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The night before he was to pitch the opening game of a holiday double-header in Seattle a few days ago, Herbert Jude Score, a tall, blond all-American boy right out of a Ralph Henry Barbour book, was a guest of honor at a baseball dinner. He nibbled pizza chips, polished off a steak, sipped politely at a drink and exchanged pleasantries with another guest, Seattle Rainiers' Manager Johnny Pesky. "It's nice to see you here, Johnny," said Score. "You were one of my boyhood idols." Pesky, age 41, ran a hand across his crew cut and riposted that Score, age 28, had been one of his boyhood idols, too. Reminiscences flowed till nearly midnight. Punch lines of hoary baseball stories echoed around the room—"So Yogi said, 'Well, sister, you're not so hot yourself....' " "Yeh, Ump, but when I get up tomorrow I'll be sober, and you'll still be blind...." Score confined himself to an unpolished but gracious little speech to the effect that if he were to be out of baseball tomorrow he would still owe the game more than he could ever repay. There was polite applause, and down at the other end of the table a baseball man whispered a hurried answer to his wife's question. "Nobody seems to know what happened," he said. "He's wild, that's all."
Friends drove Score back to Seattle's unpretentious Mayflower Hotel, where the San Diego team, of which he had latterly become a member, was in residence. He turned in at midnight, read The Conscience of a Conservative till nearly 2 a.m., then dropped off to sleep. The forming-up of a holiday parade below his hotel window awakened him after his customary seven hours' sleep, and he ordered a breakfast of orange juice, basted eggs, bacon, coffee and toast. He dressed leisurely and headed out to Sicks' Seattle Stadium for another joust with survival.
There were still two hours till game time when Score walked through the musty catacombs, past the pulpits where vendors were stacking programs, past the counters where frankfurters were hotting up in aromatic splendor and into the liniment-and-leather smell of the visitors' clubhouse. Three players were dressing desultorily. A plump coach, nattily attired in white T shirt and socks, looked up from his copy of the Official Baseball Guide and grunted, in the mock harshness with which athletes traditionally try to encourage their troubled colleagues, "C'mon, Score, put your blankin' uniform on. You're pitchin'." As if Score didn't know.
He undressed slowly, reflecting that manifest calmness which has characterized his career and his life. Around him were the trappings of boondock baseball. DO NOT ASSAULT UMPIRES, the bulletin board warned, FILTHY LANGUAGE IS DETRIMENTAL NOT ONLY TO BASEBALL BUT TO THE PERSON USING IT. PAY YOUR DEBTS OR FACE SEVERE PENALTIES. From a wall radio came loud renditions of contemporary musical culture ("I love you, I love you, I love you in oooooooh so many, many ways"). Players arrived in little clusters, and the room began to resound with the all-purpose four-letter words which form the very foundation of the English language whenever soldiers and ballplayers get together in their underclothes.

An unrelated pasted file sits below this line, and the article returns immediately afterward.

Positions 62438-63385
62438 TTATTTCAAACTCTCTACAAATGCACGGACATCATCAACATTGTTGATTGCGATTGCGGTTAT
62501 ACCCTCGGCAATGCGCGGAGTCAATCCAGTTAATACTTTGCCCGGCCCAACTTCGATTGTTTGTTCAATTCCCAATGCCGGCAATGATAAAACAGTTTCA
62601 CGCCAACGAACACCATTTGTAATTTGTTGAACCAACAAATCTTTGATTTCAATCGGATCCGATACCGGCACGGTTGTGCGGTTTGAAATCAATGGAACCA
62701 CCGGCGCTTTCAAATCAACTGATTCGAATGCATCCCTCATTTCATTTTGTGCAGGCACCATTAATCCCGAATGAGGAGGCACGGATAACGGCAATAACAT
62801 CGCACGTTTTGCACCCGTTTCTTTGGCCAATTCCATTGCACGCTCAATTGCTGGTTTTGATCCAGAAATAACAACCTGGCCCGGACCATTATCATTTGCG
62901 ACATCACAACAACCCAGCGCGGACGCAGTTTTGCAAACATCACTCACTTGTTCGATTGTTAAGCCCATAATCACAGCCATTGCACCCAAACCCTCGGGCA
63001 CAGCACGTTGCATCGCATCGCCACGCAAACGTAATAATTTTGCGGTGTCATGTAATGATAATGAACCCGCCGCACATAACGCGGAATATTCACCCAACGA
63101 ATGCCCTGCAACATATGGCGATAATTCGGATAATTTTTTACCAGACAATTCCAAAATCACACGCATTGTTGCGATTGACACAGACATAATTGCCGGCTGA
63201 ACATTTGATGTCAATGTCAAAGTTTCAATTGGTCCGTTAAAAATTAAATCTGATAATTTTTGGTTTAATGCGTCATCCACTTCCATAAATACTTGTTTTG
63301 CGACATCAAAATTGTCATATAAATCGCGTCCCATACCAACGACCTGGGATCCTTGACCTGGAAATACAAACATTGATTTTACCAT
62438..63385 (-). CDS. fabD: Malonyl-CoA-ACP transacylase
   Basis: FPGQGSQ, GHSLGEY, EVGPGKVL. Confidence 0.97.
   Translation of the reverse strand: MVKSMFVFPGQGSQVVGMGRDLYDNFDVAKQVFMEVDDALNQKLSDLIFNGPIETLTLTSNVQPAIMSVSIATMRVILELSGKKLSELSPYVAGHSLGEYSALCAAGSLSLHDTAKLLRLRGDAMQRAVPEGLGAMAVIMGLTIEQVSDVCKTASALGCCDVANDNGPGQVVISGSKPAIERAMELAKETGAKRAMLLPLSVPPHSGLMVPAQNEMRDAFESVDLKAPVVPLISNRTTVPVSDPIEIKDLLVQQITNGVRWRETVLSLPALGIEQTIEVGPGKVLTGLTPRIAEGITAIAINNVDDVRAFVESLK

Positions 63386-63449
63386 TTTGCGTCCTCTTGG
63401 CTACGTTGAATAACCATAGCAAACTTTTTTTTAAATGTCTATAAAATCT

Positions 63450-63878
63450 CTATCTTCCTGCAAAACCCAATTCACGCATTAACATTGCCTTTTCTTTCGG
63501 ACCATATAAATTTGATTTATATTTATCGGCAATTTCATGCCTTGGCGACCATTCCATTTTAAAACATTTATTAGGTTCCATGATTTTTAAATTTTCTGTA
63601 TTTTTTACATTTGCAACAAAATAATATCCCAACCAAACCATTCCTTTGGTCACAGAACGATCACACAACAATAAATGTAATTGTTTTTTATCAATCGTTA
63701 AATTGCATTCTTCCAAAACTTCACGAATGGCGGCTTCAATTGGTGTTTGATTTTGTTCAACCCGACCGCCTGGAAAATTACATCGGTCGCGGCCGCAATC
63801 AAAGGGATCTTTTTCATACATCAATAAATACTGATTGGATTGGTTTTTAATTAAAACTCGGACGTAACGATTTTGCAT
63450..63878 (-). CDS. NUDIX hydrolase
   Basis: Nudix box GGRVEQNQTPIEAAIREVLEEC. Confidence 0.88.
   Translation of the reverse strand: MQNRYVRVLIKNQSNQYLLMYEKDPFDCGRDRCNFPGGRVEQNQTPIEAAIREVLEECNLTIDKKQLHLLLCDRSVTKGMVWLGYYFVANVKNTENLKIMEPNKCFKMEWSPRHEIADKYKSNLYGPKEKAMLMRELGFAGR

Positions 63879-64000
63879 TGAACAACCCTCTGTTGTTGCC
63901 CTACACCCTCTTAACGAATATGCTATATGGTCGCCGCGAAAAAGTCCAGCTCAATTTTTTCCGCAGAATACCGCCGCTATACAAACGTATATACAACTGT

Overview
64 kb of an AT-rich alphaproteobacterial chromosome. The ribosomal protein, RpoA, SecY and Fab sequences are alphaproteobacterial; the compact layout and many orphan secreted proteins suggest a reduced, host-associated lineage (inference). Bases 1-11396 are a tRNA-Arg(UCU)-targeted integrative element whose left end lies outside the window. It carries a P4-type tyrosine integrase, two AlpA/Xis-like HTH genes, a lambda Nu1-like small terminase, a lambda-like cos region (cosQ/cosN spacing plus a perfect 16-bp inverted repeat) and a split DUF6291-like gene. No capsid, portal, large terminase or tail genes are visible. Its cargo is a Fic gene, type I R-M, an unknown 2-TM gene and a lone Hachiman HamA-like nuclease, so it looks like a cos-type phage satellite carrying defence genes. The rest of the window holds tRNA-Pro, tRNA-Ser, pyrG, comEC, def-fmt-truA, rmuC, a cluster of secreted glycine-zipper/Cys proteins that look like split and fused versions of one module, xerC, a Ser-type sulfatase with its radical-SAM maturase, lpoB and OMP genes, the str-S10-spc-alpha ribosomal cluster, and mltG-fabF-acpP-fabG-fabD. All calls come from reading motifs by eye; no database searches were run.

A mixed bag
Score chatted amiably with the other players. There were former major leaguers like Kent Hadley and Jim Bolger, still full of promise, and fighting, like Score, to get back into the big time. There were veterans like Harry Simpson and Hector Rodriguez, playing out their strings with elderly esprit. And there were young hotbloods like Mike Hershberger and Kenny Retzer, inexorably headed for the majors just as Score had been a handful of years before.
The niceties of conversation observed, Score walked out through the tunnel and into the bright sunlight of the playing field, there to hit fungos, take a few cuts and throw erratically to a warmup catcher for 15 minutes. Just before game time he said to the trainer, "How about a little hot stuff on the arm, Cookie?" The rubdown completed, he told catcher Retzer, "O.K., it's 1-2-3 today, eh, baby?" Retzer agreed that it would be 1-2-3, and the umpire shouted, "Play ball."
Six weeks before, Score, in the uniform of the Chicago White Sox, had started a night game in Baltimore. He had pitched to five batters, got none of them out and allowed four runs before Manager Al Lopez, a man of infinite patience, had mercifully removed him from the game. Seated together later in the little office assigned to the visiting manager, the two figures played out another act in the continuing tragedy of Herb Score. "Well, Herbie," said Lopez, "what do you think?"
"Gee, I don't know what to think," Score said. Lopez was silent. "I feel good," Score went on. "I can't figure out why I'm as wild as I am."